E-cigarettes are a classic example of how nudging should work. Smokers have a choice of smoking or vaping and so far 1.6 million people in Britain have chosen voluntarily to switch permanently to e-cigs. (In total 2.9 million now vape but 1.3 million are dual users.)

The problem is, the rate at which smokers are switching to e-cigarettes is slowing down, hence the suggestion that smoking should be banned outside pubs or even offices to "encourage" smokers to vape instead.

As far as I know Thaler doesn't recommend that type of policy but it's a small step from a benign nudge to a more forceful push.

The use of taxation to change people's behaviour is also a form of nudging. Again, this may not be a policy Thaler endorses but I've heard so many people defend punitive taxation on the grounds that it 'encourages' people to smoke less that nudging and taxation are effectively partners in crime.

By the same token a tax on sugar could be described as nudging. Or minimum pricing of alcohol. The list is endless. 'Libertarian paternalism' is an oxymoron and it's wrong to suggest otherwise.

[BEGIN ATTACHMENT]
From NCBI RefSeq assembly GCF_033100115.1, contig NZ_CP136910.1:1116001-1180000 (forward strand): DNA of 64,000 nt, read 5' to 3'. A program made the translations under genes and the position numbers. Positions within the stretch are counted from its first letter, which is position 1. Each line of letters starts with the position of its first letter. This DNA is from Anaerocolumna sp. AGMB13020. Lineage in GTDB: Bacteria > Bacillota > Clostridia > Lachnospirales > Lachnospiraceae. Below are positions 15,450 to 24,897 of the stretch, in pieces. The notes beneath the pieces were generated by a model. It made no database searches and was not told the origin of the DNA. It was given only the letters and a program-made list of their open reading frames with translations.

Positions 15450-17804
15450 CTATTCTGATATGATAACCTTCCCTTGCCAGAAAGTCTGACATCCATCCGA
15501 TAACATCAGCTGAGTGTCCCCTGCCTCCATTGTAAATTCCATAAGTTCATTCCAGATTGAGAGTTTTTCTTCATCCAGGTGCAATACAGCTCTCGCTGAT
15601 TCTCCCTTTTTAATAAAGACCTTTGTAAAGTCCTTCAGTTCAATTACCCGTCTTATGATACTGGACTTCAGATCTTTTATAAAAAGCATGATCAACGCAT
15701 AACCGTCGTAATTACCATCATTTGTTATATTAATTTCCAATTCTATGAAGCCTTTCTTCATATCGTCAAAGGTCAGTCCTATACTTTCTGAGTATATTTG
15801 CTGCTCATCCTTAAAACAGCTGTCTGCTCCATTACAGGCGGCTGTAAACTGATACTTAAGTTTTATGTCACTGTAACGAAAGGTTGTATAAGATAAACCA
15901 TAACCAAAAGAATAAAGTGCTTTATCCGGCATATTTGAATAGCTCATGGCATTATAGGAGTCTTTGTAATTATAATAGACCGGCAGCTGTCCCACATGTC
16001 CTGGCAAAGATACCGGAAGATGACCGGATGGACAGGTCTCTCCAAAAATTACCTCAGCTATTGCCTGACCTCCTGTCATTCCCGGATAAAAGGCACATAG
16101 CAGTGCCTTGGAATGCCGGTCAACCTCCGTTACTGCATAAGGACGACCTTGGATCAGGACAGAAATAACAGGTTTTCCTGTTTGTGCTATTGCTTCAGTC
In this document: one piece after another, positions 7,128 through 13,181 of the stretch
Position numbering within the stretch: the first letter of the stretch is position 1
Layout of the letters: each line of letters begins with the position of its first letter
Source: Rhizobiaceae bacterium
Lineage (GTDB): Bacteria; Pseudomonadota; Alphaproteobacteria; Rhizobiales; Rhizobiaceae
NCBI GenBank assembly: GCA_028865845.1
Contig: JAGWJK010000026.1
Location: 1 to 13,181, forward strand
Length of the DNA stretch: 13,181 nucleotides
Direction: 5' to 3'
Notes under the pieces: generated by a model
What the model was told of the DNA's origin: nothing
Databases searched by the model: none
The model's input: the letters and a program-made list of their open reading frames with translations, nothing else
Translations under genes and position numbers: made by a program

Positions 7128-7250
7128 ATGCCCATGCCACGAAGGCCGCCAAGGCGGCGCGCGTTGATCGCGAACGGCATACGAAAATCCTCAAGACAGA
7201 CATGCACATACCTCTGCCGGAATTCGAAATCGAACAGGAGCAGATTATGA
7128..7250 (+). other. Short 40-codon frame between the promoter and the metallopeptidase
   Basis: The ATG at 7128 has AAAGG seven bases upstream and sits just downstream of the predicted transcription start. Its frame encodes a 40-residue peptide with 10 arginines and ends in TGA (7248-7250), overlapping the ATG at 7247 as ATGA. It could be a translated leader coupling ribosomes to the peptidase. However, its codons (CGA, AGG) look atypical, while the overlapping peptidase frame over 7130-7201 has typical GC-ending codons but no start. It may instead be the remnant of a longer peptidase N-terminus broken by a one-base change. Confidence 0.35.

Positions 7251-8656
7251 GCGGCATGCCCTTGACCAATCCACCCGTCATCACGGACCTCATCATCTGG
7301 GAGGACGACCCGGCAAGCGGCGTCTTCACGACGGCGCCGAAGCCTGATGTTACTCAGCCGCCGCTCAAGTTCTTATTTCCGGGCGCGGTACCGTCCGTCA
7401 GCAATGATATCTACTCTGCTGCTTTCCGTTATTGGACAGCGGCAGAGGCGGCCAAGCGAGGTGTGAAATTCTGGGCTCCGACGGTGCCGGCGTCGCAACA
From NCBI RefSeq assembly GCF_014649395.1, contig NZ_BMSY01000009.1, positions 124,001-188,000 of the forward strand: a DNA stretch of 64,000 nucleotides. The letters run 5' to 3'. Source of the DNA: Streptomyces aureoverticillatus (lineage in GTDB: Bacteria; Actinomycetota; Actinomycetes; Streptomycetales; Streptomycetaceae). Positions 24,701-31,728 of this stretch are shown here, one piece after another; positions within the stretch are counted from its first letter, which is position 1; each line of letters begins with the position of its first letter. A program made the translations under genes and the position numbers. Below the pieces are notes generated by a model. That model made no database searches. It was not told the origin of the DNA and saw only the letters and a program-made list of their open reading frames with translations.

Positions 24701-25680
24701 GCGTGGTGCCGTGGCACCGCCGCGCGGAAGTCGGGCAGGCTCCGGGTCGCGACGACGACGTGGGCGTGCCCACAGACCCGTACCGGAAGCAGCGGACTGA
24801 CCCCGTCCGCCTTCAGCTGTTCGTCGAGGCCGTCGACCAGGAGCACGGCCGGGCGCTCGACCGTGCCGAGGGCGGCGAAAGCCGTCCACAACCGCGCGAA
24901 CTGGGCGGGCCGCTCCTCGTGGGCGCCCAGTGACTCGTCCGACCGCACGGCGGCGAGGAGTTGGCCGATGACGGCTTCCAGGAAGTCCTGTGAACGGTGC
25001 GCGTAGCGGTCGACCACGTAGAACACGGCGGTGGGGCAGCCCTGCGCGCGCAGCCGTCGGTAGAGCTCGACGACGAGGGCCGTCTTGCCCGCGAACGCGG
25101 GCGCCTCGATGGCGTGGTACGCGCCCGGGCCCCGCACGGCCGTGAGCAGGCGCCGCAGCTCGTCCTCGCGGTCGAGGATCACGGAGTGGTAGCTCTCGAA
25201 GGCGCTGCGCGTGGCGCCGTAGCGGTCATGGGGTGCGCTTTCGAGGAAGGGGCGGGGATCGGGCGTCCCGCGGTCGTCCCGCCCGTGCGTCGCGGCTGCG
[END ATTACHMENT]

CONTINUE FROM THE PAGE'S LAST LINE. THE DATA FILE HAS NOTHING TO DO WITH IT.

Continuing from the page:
The first time I heard the term was in 2007 when it was unveiled with a great flourish by Professor Julian Le Grand, a former adviser to Tony Blair. I wrote about it here:

Professor Le Grand said instead of requiring people to make healthy choices – by giving up smoking, taking more exercise and eating less salt – policies should be framed so the healthy option is automatic and people have to choose deliberately to depart from it.